Mono virus may increase MS risk for multiple ethnic groups

September 14, 2017
Like Caucasians, Hispanic and Black individuals who have had mononucleosis, commonly known as mono, which is caused by Epstein-Barr virus, may have an increased risk of multiple sclerosis.
 
While being infected at a young age with Epstein-Barr virus generally causes few, if any, symptoms, delayed exposure into adolescence or adulthood can cause mono with symptoms that can be quite severe. For the study, researchers recruited 1,090 African American, Hispanic and Caucasian participants, during a three-year period, with each group having a near balance of healthy people to people with MS or its precursor – clinically isolated syndrome. Participants had blood tests to check for the Epstein-Barr virus antibody and were asked whether they had ever had mono.
 
Researchers found that independent of other factors that could affect MS risk, such as sex, age, smoking and genetic ancestry, the risk of MS for those who had mono was higher than for those who had not. African Americans who had mono were more than four times more likely to develop MS than those who had not, Hispanics were nearly four times more likely and whites were two times more likely.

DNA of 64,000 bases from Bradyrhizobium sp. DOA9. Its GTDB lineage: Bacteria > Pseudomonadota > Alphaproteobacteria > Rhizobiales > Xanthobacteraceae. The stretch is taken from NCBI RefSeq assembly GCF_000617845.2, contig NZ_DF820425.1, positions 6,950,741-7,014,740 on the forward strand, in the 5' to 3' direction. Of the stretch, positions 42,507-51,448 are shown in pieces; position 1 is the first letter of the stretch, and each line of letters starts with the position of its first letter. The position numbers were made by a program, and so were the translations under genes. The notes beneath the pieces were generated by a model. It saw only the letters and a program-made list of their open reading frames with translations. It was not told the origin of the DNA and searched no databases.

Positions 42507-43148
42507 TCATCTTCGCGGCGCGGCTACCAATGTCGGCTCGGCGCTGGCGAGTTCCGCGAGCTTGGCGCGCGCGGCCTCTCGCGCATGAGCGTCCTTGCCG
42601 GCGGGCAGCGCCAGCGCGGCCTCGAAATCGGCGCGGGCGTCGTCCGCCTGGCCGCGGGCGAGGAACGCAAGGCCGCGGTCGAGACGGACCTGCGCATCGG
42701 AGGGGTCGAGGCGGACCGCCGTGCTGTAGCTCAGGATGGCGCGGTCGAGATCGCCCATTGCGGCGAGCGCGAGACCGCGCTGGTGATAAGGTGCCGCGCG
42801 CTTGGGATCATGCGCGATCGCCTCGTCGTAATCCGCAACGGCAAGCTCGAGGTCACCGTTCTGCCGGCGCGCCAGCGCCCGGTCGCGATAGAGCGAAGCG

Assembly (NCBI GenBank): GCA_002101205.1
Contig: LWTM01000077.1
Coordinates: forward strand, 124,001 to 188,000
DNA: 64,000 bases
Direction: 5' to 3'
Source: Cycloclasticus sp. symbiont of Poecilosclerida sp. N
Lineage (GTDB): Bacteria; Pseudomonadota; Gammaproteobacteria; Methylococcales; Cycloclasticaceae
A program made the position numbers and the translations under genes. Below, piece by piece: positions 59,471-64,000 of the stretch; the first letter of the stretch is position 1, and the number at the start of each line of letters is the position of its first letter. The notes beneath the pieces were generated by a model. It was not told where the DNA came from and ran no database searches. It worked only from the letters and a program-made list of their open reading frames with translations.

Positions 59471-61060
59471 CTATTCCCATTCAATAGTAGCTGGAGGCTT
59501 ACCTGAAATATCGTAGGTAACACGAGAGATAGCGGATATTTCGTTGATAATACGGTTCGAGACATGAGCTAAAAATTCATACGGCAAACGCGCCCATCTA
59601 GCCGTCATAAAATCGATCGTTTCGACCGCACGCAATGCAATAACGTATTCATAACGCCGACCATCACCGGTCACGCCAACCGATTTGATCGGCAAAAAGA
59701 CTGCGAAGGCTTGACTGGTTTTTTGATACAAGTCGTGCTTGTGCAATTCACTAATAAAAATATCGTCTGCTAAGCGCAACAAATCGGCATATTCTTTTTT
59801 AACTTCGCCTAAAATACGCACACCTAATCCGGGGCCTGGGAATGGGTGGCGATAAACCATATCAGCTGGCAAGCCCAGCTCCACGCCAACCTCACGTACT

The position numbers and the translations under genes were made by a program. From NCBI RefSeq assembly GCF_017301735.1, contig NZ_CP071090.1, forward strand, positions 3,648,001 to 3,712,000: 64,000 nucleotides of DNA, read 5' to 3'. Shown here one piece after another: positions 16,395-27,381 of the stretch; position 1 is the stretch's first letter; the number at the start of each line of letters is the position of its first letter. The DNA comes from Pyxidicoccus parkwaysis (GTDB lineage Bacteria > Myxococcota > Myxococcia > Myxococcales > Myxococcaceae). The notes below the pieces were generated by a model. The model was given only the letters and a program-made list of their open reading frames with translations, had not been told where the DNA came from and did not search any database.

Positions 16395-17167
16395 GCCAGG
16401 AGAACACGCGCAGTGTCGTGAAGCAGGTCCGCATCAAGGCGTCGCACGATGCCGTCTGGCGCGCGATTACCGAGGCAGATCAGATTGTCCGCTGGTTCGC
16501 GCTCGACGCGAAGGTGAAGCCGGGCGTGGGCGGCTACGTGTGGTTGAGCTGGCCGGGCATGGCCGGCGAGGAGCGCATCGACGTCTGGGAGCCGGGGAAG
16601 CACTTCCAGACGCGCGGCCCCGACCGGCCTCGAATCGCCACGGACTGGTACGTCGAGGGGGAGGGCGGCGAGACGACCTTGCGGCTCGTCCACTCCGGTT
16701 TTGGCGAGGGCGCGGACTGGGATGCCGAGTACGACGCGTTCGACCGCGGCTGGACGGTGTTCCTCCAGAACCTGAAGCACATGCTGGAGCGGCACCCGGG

One possible limitation of the study is that the control group may not represent the population overall.
 
The study was published in the online issue of Neurology.

MS Focus Lending Library


Books, DVDs, and CDs are available for loan, by mail across the United States.
Learn more

Study uncovers potential risks of common MS treatment


Study finds an increased risk of events such as stroke, migraine, and depression, and abnormalities in the blood with taking beta interferon for MS.
Learn more